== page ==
LEADERSHIP: Don’t Let Stress Derail You

Six ways you can prevent stress from derailing your leadership.

Even the most seasoned leader is vulnerable to stress. Stress brings out the “shadow side” of our personal leadership style, potentially derailing our leadership skills—as well as our reputation.

I learned all about leadership derailers from Deborrah Himsel, a fellow speaker at a recent retreat held by the Women’s Energy Network. Himsel is a leadership consultant and faculty member at the Thunderbird School of Global Management.

A derailer, Himsel tells us, is the tendency to engage in a particular set of behaviors that can limit or undermine your effectiveness as a leader. Each of us has a personal leadership profile, with its own derailer behavior. The “perfectionist,” for example, when under stress, tends to focus on the details so much that the big picture or the obvious is overlooked. When she is derailed by stress, she can’t let go of tasks, no matter how small, until it’s perfect. She has a tendency to micromanage, sets unreasonably high standards, and may appear rigid or inflexible. (Other leadership derailers: excitable, skeptical, cautious, reserved, leisurely, bold, mischievous, colorful, and imaginative.)

Subscribe to the Women Advance newsletter

Whatever your personal leadership profile, stress has the potential to send what’s best about your leadership over to the dark side. So how to derail those derailers? The trick is to manage your stress triggers before they manage you:

  1. Slow down. Your body detects stress in a mere second. Count to ten before you respond.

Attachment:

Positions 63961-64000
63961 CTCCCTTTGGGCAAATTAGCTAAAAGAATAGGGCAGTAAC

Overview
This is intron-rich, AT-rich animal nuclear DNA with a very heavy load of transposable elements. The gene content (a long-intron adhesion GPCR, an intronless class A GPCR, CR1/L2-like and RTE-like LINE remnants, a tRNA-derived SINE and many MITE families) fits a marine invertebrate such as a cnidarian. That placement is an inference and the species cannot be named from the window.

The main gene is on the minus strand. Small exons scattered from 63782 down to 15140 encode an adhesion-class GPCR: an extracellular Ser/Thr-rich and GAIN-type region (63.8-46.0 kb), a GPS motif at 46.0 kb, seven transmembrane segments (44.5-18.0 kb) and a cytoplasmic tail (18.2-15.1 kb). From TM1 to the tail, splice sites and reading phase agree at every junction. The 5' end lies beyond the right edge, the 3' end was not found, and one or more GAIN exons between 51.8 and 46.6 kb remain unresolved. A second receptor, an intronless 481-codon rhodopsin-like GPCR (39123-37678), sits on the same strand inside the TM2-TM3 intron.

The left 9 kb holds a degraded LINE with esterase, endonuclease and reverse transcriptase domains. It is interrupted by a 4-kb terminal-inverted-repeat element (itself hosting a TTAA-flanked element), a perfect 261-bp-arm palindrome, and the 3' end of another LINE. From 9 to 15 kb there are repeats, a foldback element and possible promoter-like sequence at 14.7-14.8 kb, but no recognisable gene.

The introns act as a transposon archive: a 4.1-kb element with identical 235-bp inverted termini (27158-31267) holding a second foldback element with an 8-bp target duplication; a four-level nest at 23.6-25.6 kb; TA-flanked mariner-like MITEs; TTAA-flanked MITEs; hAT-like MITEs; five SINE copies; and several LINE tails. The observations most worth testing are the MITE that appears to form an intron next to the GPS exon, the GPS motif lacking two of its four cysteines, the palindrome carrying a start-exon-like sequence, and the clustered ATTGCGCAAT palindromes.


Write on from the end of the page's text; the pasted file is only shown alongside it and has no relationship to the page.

2. Head outdoors.  Physically remove yourself from the fray to reflect on the situation and choose better behaviors.
  3. Breathe. Take a break to do five minutes of square breathing: count four to inhale, count four to exhale. Square breathing regulates and calms both your body and mind.
  4. Express yourself. Don’t keep it bottled up. Find an appropriate and private way to share your situation.
  5. Reboot. Put yourself in a situation where you shine, to refresh your confidence.
  6. Talk to the hand. Choose a “cognitive cue.” That’s an idea, object, word, image, etc. that functions as your own personal stop sign. Deborrah tells the story of one woman who chose to place a box of Tide detergent on her desk. Tide??? Turns out, this exec’s husband is in charge of the laundry at home, and he’s not so perfect at it. She had successfully learned to let go of the imperfection in the laundry room, and the box of Tide reminded her to do the same at the office.

So, next time stress rears its ugly head, don’t let it derail your ability to lead your team with the same grace and poise you show during the best of times.

No comments yet.

Leave a Reply